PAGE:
The bullet-riddled bodies of 16 men were found Monday inside an abandoned van in a western Mexico region mired in drug violence, an official said.
The bodies were discovered on a highway outside the town of Coyuca de Catalan in the Pacific coast state of Guerrero, said Fernando Monreal, a deputy state prosecutor.
"All the bodies had wounds from bullets of various calibers. They are all males and at the moment their identities are unknown," Monreal said.
Soldiers and federal police were sent to the area, a region known as Tierra Caliente that has been the scene of a turf war between two drug cartels, La Familia Michoacana (The Michoacan Family) and the Knights Templar.
A message attributed to La Familia Michoacana was painted on the vehicle, the newspaper Reforma reported on its website, citing police sources.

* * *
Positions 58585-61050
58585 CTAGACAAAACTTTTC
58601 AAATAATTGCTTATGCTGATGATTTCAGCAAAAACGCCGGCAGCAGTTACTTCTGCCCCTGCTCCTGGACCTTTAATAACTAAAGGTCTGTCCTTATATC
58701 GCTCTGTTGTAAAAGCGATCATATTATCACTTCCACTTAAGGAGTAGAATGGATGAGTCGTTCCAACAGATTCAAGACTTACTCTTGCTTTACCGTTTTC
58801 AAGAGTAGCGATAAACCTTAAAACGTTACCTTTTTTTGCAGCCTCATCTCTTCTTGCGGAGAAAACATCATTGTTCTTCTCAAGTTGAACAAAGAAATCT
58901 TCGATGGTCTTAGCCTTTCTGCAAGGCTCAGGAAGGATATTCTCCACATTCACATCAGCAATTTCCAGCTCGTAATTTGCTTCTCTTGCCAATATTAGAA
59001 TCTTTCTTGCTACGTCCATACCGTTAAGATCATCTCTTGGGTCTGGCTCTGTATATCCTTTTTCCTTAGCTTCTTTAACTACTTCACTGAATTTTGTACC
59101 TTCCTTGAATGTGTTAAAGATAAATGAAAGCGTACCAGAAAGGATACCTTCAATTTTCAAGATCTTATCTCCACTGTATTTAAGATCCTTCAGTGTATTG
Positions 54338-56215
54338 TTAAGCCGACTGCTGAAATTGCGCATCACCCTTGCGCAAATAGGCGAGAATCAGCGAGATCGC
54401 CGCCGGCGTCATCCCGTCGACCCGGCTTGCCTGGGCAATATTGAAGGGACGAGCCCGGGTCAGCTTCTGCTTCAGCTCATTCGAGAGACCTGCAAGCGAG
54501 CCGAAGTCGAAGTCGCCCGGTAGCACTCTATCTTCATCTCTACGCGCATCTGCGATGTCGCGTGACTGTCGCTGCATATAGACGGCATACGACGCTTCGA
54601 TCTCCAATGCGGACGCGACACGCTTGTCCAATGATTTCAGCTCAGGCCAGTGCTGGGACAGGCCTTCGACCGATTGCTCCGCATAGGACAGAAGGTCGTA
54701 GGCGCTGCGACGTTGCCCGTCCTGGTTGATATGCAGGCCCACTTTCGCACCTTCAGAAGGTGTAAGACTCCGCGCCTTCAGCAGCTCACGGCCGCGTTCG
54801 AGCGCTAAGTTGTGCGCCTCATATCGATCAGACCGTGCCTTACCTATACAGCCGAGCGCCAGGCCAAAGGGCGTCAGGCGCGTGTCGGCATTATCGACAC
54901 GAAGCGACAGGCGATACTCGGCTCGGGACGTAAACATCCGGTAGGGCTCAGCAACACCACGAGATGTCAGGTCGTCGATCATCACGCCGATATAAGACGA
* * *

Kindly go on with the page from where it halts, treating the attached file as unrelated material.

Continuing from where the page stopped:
Guerrero state governor Angel Aguirre told reporters that, according to the preliminary investigation, the victims were from the state of Michoacan.
Last month, authorities discovered 11 bodies scattered along a stretch of road in Tierra Caliente, which borders the states of Mexico and Michoacan.
The bodies found on August 26 bore signs of torture and had bullet wounds in their heads. Letters allegedly signed by the Knights Templar threatening rival gangs were found near the bodies.
The federal government deployed more than 7000 troops and police officers to Guerrero in October 2011 to bring down violence, especially around the state's tourist hub of Acapulco.
Some 60 000 people have been killed in drug-related violence in Mexico since 2006, when President Felipe Calderon deployed the military to combat cartels, according to estimates from non-governmental organizations.
The country's drug cartels often leave threatening messages on bodies that have been left inside abandoned vehicles, hanging from bridges or dumped on sides of roads.
The bodies of 14 men were found in an abandoned vehicle in the central state of San Luis Potosi on August 9.